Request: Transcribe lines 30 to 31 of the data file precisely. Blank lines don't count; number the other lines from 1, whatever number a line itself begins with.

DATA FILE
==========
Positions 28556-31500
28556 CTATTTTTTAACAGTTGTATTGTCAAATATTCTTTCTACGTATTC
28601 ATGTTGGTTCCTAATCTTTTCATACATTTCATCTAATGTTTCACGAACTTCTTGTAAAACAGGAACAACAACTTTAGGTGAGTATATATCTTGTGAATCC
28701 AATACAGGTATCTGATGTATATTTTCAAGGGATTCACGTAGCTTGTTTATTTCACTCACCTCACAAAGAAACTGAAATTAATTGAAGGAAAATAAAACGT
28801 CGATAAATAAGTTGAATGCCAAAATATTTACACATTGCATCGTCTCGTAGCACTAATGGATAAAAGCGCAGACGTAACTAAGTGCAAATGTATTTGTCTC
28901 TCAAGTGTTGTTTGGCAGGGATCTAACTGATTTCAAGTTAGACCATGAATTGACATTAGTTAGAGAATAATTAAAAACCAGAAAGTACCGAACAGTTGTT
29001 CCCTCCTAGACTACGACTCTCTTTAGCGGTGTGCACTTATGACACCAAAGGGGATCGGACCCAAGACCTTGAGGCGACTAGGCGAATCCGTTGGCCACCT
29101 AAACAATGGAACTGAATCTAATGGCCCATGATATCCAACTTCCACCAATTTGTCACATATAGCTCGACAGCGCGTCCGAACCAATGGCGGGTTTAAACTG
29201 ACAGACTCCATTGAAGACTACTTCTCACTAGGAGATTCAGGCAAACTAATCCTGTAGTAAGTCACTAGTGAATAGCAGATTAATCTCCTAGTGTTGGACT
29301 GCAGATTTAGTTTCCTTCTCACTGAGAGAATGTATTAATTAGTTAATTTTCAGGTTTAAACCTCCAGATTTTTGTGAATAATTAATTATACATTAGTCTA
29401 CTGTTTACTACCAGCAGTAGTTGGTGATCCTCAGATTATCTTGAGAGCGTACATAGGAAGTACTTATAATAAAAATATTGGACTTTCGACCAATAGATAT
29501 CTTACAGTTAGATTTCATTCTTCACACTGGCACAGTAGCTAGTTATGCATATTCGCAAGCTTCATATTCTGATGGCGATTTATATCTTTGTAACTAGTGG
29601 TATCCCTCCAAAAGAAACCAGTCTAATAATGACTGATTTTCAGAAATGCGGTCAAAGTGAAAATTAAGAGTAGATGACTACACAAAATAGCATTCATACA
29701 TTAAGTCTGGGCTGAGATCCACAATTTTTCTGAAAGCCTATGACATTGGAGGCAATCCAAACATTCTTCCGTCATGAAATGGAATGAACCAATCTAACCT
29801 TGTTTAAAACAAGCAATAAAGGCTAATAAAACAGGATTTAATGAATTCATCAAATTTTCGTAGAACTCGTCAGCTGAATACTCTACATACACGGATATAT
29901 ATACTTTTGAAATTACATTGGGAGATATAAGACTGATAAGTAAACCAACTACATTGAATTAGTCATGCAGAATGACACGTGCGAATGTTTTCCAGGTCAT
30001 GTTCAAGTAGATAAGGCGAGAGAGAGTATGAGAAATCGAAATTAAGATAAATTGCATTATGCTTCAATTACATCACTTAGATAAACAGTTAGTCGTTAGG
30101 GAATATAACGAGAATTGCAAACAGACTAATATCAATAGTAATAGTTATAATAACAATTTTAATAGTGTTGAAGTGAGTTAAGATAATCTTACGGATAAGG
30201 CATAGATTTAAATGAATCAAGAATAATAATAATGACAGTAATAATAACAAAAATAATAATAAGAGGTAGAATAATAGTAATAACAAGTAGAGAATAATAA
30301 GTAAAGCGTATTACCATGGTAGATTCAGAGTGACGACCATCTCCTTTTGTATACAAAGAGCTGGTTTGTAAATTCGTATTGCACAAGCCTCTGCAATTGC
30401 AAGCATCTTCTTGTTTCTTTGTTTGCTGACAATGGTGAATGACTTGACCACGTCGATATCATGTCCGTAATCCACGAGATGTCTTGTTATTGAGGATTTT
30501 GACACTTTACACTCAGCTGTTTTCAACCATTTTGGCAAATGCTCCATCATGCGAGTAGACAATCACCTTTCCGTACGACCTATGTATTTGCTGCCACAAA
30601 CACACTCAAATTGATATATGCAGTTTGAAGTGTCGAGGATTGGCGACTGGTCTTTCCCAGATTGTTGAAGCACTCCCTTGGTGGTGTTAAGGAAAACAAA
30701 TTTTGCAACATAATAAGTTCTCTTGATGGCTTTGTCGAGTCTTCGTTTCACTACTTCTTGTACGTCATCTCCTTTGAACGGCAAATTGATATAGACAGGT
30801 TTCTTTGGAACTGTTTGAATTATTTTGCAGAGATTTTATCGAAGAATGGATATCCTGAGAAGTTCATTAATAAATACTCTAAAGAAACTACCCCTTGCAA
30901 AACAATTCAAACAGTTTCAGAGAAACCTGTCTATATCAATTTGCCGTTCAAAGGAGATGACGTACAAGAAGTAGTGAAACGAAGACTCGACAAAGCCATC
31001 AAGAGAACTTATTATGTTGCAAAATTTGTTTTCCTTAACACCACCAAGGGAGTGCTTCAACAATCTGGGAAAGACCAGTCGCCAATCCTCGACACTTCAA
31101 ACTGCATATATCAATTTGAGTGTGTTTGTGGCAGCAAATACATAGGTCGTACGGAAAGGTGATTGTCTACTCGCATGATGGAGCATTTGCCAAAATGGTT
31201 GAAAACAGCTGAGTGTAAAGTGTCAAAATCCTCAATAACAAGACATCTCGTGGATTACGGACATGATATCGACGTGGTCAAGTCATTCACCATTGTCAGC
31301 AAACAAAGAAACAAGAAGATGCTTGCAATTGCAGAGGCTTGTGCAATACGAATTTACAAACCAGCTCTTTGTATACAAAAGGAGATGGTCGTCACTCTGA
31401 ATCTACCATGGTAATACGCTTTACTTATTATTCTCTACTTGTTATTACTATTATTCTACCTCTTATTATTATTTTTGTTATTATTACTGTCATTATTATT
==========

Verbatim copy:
31301 AAACAAAGAAACAAGAAGATGCTTGCAATTGCAGAGGCTTGTGCAATACGAATTTACAAACCAGCTCTTTGTATACAAAAGGAGATGGTCGTCACTCTGA
31401 ATCTACCATGGTAATACGCTTTACTTATTATTCTCTACTTGTTATTACTATTATTCTACCTCTTATTATTATTTTTGTTATTATTACTGTCATTATTATT